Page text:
Spain has said it hopes to open up to overseas travellers from June, as plans for an EU-wide digital certificate go before the European Parliament.
Tourism minister Fernando Valdés said a pilot test would take place in May so that Spain would be ready to receive travellers the following month.The EU has been working on a digital pass in time for the summer holidays.
It would cover anyone who is either vaccinated against Covid, has a negative test or recently recovered.
Several countries have already begun using digital or paper passes to help ease local lockdowns.
Mr Valdés told a travel conference in Mexico his country would be "ready in June to tell all travellers worldwide that you can visit us". However, any scheme to open up to non-European tourism would be dependent on the EU's digital green certificate and Mr Valdés said it was not a magic wand.
Key to the EU's digital certificate is a QR code - a machine-readable graphic code made up of black and white squares - that contains personal data and the EU's Commission says it will be safe and secure. It is working with the World Health Organization to ensure the certificate is recognised beyond Europe.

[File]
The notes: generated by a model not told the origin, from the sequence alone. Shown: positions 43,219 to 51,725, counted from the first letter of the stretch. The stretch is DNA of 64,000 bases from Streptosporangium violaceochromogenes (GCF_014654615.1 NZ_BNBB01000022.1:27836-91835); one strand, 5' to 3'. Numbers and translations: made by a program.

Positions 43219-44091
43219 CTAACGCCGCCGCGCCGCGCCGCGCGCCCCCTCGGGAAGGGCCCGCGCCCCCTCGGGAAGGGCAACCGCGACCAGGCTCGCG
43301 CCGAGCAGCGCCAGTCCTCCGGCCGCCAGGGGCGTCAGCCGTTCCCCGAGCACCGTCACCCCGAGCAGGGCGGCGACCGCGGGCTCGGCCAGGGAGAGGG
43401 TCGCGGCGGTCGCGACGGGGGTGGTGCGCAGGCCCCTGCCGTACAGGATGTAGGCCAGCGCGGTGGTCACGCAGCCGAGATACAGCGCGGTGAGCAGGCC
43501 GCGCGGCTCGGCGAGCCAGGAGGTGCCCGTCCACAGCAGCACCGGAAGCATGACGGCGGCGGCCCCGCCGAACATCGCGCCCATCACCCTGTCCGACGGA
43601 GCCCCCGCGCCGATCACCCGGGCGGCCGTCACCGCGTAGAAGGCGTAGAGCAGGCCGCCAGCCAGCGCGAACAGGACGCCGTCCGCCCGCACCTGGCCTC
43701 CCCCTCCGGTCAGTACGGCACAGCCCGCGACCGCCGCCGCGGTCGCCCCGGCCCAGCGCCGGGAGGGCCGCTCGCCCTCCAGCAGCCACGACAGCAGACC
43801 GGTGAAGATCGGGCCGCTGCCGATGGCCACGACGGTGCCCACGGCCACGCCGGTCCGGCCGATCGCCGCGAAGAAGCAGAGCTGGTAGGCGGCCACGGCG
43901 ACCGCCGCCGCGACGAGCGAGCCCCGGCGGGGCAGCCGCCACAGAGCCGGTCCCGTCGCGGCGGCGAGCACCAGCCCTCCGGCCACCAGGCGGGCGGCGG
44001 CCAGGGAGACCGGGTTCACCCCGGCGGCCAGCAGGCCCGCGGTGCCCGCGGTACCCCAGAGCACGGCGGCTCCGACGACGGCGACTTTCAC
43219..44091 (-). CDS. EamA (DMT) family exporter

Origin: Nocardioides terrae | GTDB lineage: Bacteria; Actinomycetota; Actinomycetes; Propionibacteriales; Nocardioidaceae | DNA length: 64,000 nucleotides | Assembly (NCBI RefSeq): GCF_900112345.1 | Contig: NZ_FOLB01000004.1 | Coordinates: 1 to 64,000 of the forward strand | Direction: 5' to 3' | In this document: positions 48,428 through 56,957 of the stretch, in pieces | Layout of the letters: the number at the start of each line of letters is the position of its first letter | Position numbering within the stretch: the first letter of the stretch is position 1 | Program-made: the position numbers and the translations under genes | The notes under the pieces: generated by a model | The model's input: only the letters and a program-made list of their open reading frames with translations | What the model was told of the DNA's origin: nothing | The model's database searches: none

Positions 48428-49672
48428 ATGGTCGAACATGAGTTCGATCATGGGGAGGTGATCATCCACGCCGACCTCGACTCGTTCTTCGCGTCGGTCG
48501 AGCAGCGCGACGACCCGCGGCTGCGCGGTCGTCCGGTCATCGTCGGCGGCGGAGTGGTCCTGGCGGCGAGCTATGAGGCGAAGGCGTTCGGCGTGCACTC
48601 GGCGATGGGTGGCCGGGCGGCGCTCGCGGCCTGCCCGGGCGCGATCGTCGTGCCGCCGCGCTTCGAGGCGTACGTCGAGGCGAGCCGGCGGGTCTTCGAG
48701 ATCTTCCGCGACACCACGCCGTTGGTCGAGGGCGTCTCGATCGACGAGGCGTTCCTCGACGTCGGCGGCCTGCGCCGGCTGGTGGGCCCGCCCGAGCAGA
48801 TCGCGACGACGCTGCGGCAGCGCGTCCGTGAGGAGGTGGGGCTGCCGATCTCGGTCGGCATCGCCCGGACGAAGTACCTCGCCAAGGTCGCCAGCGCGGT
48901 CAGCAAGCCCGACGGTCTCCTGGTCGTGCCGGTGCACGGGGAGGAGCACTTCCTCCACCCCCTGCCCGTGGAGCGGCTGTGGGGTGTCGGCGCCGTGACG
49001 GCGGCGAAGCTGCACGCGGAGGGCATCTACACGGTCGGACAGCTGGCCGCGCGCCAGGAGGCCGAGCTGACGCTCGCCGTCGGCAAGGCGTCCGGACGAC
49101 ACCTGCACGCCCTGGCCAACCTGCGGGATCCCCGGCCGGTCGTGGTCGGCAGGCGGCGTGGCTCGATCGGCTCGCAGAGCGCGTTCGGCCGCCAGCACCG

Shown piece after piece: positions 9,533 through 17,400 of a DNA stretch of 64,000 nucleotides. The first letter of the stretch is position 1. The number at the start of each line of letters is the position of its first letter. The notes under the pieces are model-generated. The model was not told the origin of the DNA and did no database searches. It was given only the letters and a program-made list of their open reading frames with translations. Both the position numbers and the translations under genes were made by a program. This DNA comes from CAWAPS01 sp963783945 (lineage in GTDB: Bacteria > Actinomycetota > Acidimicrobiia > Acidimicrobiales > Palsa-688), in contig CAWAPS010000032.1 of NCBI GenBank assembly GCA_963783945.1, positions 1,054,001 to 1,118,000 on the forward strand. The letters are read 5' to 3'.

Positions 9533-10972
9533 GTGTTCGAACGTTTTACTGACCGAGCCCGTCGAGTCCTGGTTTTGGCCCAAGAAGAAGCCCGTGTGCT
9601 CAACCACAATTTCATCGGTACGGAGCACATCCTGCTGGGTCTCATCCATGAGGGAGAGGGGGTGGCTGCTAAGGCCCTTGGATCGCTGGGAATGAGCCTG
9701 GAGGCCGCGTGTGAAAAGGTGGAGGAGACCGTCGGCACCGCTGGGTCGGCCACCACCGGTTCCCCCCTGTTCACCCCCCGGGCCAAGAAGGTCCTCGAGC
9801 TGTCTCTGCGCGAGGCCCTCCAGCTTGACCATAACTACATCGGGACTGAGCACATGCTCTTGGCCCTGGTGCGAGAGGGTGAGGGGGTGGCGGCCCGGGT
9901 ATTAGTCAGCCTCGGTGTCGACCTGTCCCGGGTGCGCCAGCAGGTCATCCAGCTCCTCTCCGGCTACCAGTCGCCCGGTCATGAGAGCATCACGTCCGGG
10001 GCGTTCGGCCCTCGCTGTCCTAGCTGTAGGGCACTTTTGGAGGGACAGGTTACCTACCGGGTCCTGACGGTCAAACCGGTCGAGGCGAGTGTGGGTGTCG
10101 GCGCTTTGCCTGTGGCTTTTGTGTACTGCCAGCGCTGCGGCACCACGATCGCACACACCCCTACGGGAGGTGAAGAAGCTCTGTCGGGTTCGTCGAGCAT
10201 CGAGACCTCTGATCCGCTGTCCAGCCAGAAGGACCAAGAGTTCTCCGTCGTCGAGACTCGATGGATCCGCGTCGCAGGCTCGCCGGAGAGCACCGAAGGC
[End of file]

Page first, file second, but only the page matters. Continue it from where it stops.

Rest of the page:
The 27 member states also want to include non-EU countries such as Norway, Iceland and Switzerland, with officials saying earlier this week that vaccinated travellers from the US may also be able to visit Europe this summer.However, the European Commission has said that there have been "no contacts" with the UK over the issue. UK Transport Secretary Grant Shapps said on Wednesday that holidaymakers in England would be able to use the National Health Service mobile app to show they had had a test or a vaccination.
"I'm working internationally with partners across the world to make sure that system can be internationally recognised, as that's the way forward," he told Sky News, citing the US, Canada and other members of the G7 industrialised countries.
A number of countries have already begun unveiling their own passport systems.
In Denmark, the Coronapas app is being used to allow customers who have been vaccinated or recovered from an infection to enter bars, restaurants and museums.
A similar scheme in Israel, which has one of the highest levels of vaccinations in the world, permits users to access hotels, gyms and theatres. The "Green pass" has also created travel opportunities for Israeli citizens, following deals with Greece and Cyprus.